30 Day Challenge
Welcome to the Three Jewels' Sit for Good: 30-Day Meditation Challenge. We’re so stoked you’ll be meditating with us and we are confident that if you stick to it, you will see an incredible transformation. Here are a few suggestions passed down from meditators throughout the centuries that will set you up for an awesome meditation. Dive in and happy meditating!
Where to Meditate
Ideally, you want to be somewhere that you won’t be bothered by others and there isn’t too much noise. It’s helpful to have objects that are special to you around the spot where you’ll be sitting for example, a photo of someone you love and admire. And lastly, clean it up! You want your spot to be fresh and inviting so that you look forward to meditating there.
What is Meditation (and What It’s Not)
Before you begin your meditation, it’s important to understand what it is and it’s NOT so you don’t set yourself up disappointment. The biggest mistake we’ve heard is that you should turn off your mind and stop thinking. In fact, that’s technically impossible. A better way to describe meditation would be training the mind to think about one thing instead of bouncing between a million different things at rapid succession. Master meditators have compared a beginning meditator’s mind to a monkey. It’s running everywhere and you can’t control it! But with practice and diligence, you can tame the monkey and eventually decide what you want to think about instead of being a slave to whatever thoughts and emotions happen to pop up. And that is the beginning of transforming your life.
How to Sit
You can sit in a chair, cross-legged on the floor, or even lay down on your back (just don't fall asleep). Either close your eyes completely, or leave your eyelids slightly cracked to let in a bit of light, but not enough to make out shapes. The most important things are that your spine is straight and it’s really helpful if your hips are higher than your knees. Check that your shoulders are relaxed, not slouching forward and your chin should be parallel to the floor. Relax the muscles around your mouth and in your face. Place your tongue right where your gums meet your top teeth (this helps with the flow of saliva while meditating), and voila! Now you’re ready to observe your breath.
Before you start each meditation, think about why you want to meditate. Ask yourself, “what am I seeking?” If you know what motivated you to withdraw from your senses and examine your mind, you’re more likely to last through the rough patches that are bound to happen during meditation. And just so you know why we love to meditate - if it’s possible to analysis every negative thought and emotion and understand what caused it, then you could remove it from your mind. Just think how happy you would be if you no longer had any “bad” thoughts! You probably would stop acting on those bad thoughts and harming others in the process. And most importantly, imagine how capable you would be help others remove the negativity in their mind, and then stop harming others. It would be a perfect world, and who wouldn’t want to live somewhere like that?!?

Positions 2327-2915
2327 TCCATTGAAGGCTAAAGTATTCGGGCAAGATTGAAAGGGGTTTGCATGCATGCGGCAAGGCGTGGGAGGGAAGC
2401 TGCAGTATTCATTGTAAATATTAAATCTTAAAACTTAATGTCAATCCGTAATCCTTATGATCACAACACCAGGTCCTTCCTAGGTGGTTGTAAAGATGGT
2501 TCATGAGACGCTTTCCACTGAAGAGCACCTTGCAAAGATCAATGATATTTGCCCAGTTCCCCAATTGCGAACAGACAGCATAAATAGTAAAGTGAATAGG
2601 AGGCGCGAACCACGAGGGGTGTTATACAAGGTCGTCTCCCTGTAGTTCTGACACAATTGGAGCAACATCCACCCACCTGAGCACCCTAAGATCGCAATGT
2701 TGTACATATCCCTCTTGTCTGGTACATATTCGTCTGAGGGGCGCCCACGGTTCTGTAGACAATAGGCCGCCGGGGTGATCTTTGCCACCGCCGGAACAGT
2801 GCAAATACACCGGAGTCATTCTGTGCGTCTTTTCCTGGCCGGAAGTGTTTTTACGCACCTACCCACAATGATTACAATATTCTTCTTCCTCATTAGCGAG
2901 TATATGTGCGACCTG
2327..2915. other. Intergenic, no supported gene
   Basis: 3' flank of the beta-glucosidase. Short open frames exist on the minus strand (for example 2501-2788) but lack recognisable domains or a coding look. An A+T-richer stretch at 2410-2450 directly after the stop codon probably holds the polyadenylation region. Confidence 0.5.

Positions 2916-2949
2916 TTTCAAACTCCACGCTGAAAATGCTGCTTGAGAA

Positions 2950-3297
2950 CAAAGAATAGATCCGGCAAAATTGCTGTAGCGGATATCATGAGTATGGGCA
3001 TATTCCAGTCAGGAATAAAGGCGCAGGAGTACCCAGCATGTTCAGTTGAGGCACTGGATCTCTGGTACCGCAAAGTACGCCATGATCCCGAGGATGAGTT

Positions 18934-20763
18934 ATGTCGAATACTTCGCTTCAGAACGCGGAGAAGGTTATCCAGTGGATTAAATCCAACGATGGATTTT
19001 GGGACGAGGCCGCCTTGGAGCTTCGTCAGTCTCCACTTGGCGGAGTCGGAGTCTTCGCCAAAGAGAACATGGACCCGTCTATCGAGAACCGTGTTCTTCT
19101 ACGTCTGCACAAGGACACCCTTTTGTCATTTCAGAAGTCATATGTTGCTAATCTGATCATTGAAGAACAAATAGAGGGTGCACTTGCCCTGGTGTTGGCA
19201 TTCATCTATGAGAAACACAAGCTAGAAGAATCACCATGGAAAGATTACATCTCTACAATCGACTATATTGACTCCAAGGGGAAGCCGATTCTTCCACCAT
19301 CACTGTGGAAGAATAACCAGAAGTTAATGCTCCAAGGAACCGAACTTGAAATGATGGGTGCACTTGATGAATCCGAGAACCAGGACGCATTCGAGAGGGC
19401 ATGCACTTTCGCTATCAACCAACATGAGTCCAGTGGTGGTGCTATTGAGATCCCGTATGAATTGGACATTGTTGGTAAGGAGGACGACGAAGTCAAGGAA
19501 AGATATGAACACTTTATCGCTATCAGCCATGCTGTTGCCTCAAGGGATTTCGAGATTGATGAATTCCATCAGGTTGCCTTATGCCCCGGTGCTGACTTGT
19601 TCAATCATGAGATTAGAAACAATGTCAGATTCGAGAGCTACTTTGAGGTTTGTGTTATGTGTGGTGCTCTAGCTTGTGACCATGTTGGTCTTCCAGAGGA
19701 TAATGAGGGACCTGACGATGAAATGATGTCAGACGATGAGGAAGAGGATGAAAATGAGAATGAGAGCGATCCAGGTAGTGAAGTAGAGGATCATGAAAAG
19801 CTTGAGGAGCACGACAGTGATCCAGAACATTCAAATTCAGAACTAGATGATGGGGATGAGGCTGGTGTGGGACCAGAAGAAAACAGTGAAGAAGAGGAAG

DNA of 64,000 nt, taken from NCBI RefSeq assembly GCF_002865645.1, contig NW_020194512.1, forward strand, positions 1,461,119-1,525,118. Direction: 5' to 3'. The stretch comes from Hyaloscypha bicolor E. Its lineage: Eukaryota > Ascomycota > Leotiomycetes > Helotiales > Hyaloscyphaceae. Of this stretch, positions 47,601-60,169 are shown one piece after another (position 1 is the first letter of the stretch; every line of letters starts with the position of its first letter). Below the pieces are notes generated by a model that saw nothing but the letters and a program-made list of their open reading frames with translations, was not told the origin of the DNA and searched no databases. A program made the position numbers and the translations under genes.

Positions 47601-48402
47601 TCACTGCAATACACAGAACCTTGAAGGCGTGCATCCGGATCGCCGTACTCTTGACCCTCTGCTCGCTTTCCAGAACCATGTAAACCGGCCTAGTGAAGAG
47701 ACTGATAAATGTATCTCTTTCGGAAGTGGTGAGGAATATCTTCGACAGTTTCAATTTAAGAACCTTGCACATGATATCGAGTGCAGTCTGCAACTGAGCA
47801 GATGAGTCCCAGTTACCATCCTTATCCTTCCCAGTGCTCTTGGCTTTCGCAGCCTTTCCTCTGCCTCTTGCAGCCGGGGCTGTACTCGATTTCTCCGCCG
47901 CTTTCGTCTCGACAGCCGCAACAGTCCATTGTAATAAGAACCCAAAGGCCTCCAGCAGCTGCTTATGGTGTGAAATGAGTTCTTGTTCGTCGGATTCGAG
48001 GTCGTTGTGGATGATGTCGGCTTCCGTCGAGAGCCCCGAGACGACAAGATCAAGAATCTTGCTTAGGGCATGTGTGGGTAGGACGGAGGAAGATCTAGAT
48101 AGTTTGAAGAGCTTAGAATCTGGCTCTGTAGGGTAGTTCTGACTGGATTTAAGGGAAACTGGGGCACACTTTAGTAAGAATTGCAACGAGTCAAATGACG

The Foundations of Meditation
Goal: Improve focus and attention
Object of Meditation: Breath
Sit comfortably with a straight spine, and scan your body for tension. Wherever you notice tension, try to release it.
Notice your breath. You’re not trying to control it, just observe.
If you catch your mind wandering, gently bring it back to the breath.
See if you can place your attention on the sensation of air at the tip of the nostrils and try to hold your mind there for ten breaths.
Witness the tactile sensations of your chest rising and falling in sync with the breath.
To sharpen your focus, pay slightly more attention to the exhale. Observe the beginning, middle, and end of the exhale and notice if your body begins to relax.
To brighten your mind, bring more attention to your inhale. Observe the beginning, middle, and end of the inhale.
To go deeper, place your attention on the space between the inhale and exhale, and between the exhale and the inhale.
If your mind wanders at any stage of the breath cycle, the moment you become aware, kindly bring it back and be happy you noticed!
Feel your body on your seat, and notice the air touching your skin, temperature of room, and any ambient sounds.
As you open your eyes, notice the different state of consciousness you now embody because of your meditation.